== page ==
A FOIA request has forced the Executive Office for Immigration Review (EOIR) to produce its comprehensive plan for reducing the immigration court backlog. Though partially redacted, the aim of the October 2017 “Strategic Caseload Reduction Plan” is clear—to fundamentally alter the immigration court system under the guise of creating efficiencies.
EOIR is already implementing this plan piece meal and relentlessly pursuing policies to quicken deportation proceedings. They have imposed quotas on immigration judges and curbed the ability of individuals to continue a case while they retain a lawyer.
For those who don’t appear in immigration court or carefully follow the Trump administration’s immigration court policies, the five-part plan in the document may appear reasonable. It calls for:
- Expanding the capacity of EOIR to adjudicate larger numbers of cases.
- Efficiently adjudicating cases and making use of unused courtrooms (or “dark courtrooms”).
- Developing a “culture” that prioritizes quickly adjudicating cases.
- Working with DHS to anticipate influxes of new cases.
- Pursuing policies and laws that would help alleviate the backlog.
The document even shows concern for fairness in immigration court proceedings, stating that the efforts outlined in the plan should “reduce the overall number of pending cases while maintaining due process.”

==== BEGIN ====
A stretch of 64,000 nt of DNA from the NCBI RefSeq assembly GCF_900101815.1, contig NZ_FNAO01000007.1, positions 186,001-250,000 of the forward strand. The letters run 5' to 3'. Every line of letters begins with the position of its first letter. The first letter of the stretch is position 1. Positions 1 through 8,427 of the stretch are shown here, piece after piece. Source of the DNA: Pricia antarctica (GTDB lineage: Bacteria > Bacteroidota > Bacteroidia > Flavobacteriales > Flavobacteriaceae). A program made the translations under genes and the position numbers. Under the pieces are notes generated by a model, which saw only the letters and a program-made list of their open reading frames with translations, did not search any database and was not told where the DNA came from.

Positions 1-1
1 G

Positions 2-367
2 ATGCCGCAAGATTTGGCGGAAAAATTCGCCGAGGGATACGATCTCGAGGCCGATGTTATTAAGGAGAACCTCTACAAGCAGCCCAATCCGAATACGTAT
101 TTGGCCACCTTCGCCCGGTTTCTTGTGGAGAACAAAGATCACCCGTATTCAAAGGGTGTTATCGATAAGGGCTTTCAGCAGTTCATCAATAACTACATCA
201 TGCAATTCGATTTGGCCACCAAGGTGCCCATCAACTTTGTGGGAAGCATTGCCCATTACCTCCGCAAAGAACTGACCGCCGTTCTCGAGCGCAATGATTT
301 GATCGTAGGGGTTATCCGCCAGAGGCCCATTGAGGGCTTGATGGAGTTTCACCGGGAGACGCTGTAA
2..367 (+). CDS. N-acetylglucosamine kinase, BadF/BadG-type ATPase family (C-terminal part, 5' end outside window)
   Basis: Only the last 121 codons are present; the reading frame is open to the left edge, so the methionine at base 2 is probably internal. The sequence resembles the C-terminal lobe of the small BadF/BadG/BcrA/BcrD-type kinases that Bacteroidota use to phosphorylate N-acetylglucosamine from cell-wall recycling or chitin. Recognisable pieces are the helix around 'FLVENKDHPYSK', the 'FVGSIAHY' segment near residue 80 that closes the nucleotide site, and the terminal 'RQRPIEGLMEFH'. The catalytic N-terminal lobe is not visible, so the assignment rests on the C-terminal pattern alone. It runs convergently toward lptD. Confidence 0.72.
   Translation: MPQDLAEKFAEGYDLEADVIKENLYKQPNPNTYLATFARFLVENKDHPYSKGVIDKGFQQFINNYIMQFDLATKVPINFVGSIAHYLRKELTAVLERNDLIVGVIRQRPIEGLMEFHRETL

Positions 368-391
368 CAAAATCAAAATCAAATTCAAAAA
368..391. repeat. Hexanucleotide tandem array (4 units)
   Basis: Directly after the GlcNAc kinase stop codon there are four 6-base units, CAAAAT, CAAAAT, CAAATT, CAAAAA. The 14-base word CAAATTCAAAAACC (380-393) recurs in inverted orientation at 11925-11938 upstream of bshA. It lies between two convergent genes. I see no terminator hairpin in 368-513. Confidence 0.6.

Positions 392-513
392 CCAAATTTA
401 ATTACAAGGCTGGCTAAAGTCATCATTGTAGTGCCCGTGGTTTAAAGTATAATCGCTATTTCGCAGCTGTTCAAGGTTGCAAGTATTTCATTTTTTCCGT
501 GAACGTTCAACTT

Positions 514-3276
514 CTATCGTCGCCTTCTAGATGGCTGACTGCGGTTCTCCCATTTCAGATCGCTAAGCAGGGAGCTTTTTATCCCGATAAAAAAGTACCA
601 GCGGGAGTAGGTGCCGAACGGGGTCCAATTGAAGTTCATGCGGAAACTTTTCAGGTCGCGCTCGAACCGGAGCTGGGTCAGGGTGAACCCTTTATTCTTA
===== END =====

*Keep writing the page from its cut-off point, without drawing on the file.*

But the devil is in the details and in the methods the administration uses to implement the plan. As noted by the American Immigration Lawyers Association, the effect of the new quota system for completing immigration cases is already widely felt.
In addition, decisions from the Attorney General and EOIR policies have limited immigration judges’ independence and ability to effectively to control their own dockets and address the backlog. These changes include limiting a judges’ ability to continue cases and use of administrative closure—an important tool that allows a judge to temporarily take a case off the court docket.
The changes outlined in the case management plan appear to reflect a desire to fast track deportation, not a desire to improve efficiencies in the courtroom.
The redacted portions of the plan beg a separate question: why should any portion of this sweeping plan—a plan that appears to be a final agency policy document signed by the Deputy Attorney General—be kept from the public?
Flaws in the immigration court systems that existed prior to this administration—lack of access to appointed counsel, among others— still exist. But the already taxed and overburdened immigration court system is now far worse. Ironically, instead of addressing the backlog, the policies neatly packaged in this EOIR memo are going a long way to increasing it.